What is tinnitus?
Tinnitus happens in the ears where people will hear delusion noises or ringing in their ears or head. These noises can be soft or loud, high pitched or low pitched. You might hear it in either one or both ears. Tinnitus is usually caused by a fault in the hearing system. It is considered a symptom, not a disease in itself. However, it can influence your daily activities and your life’s quality.
How common is tinnitus?
Tinnitus is extremely common. Statistically, 10 percent of the American adult has experienced tinnitus lasting at least five minutes. Nearly 25 million Americans get this symptom. Men are more likely to experience tinnitus than women. Please discuss with your doctor for further information.
What are the symptoms of tinnitus?
If you get tinnitus, you might experience straight, annoying noises that do not actually exist. Tinnitus symptoms include these types of phantom noises in your ears:
The unreal noise may vary in pitch from a low roar to a high squeal. In particular cases, these sounds could be too loud for you to concentrate or hear the real sound. Tinnitus may be present all the time, and it may go away by itself.
There may be some symptoms not listed above. If you have any concerns about a symptom, please consult your doctor.
When should I see my doctor?
You should contact your doctor if you have any of the following:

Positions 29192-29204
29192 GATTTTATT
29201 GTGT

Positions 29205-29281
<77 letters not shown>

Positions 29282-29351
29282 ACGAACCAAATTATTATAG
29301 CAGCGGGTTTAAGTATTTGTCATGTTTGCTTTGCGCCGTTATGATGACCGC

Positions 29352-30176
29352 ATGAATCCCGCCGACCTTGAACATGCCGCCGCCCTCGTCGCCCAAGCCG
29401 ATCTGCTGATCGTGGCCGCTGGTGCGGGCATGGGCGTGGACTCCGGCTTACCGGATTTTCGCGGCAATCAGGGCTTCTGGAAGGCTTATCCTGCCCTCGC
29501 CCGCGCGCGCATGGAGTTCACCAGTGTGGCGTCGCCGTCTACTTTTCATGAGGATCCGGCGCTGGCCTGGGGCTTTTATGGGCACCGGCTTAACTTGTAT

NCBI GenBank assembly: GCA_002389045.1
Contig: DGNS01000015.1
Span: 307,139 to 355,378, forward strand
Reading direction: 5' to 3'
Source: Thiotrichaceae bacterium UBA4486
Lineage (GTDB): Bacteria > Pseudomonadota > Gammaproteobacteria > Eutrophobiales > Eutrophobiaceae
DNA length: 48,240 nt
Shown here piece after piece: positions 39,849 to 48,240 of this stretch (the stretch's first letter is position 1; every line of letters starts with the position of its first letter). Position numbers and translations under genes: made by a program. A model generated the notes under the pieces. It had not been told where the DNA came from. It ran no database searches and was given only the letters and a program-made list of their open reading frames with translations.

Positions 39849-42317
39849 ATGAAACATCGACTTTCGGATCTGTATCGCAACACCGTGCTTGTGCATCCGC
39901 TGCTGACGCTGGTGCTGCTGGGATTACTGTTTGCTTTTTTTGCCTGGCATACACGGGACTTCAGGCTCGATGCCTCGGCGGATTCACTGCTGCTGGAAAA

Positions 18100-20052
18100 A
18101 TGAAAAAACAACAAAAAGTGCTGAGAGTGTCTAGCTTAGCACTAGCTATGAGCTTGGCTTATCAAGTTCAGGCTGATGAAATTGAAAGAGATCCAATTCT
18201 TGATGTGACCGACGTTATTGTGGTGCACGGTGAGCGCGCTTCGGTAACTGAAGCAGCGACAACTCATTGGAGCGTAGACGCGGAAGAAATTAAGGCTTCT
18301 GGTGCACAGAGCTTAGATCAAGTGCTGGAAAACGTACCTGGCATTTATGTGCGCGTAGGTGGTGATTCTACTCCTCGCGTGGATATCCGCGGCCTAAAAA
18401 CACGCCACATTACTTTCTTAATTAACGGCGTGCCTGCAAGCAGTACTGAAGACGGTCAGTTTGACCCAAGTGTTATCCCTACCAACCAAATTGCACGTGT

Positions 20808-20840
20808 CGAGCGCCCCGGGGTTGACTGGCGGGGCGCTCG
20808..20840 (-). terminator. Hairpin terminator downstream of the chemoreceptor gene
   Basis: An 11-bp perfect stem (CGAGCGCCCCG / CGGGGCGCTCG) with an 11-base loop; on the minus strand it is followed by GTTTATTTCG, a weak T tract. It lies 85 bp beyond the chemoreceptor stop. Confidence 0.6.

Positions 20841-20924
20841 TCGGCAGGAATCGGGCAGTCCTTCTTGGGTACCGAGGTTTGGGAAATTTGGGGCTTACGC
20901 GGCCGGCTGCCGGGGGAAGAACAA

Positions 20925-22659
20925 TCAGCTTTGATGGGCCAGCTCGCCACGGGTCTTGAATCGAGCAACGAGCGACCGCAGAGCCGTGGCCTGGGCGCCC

- You develop tinnitus after an upper respiratory infection, such as a cold, and your tinnitus doesnot improve within a week.
- Tinnitus occurs in sudden or without a reasonable cause.
- It affects tremendously on your hearing ability or makes you feel dizzy.
If you have any signs or symptoms listed above or have any questions, please consult with your doctor. Everyone’s body acts differently. It is always best to discuss with your doctor what is best for your situation.
What causes tinnitus?
Tinnitus is a symptom reflecting problems in your auditory system, which involves the ear. The auditory nerve that connects the inner ear to the brain, and the parts of the brain that process sound. Blockage of the ear canal by foreign objects can also be the cause of tinnitus. Mostly, tinnitus is the result of some health conditions, such as:
- Age-related hearing loss;
- Ear and sinus infections;
- Diseases of the heart or blood vessels;
- Meniere’s disease;
- Brain tumors;
- Hormonal changes in women;
- Thyroid abnormalities;
If people with tinnitus drink alcohol, smoke cigarettes, drink caffeinated beverages, symptoms can get worse. A single exposure to a sudden extremely loud noise can also cause tinnitus.
What increases my risk for tinnitus?
These factors may increase your risk for tinnitus:
- Loud noise exposure: prolonged exposure to loud noise can damage the tiny sensory hair cells in your ear that transmit sound to your brain. People whose professionals are carpenters, pilots, singers, rock musicians, street-repair workers and landscapers are also at Tinnitus risk. Because their working environment might possibly include chain saws, guns, loud devices or loud music.
- Age: as you get older, the number of functioning nerve fibers in your ears decline and possibly lead to hearing problems, which often associated with tinnitus.
- Gender: men are more likely to experience tinnitus.
- Smoking: smokers have a higher risk of developing tinnitus.
- Cardiovascular problems: conditions that affect your blood flow, such as high blood pressure or narrowed arteries (atherosclerosis), can increase your risk of tinnitus.
Diagnosis & treatment
The information provided is not a substitute for any medical advice. ALWAYS consult with your doctor for more information.
How is tinnitus diagnosed?
When you see doctor for tinnitus diagnose, your doctor will examine your ears, head and neck to look for possible causes of tinnitus. The process might include: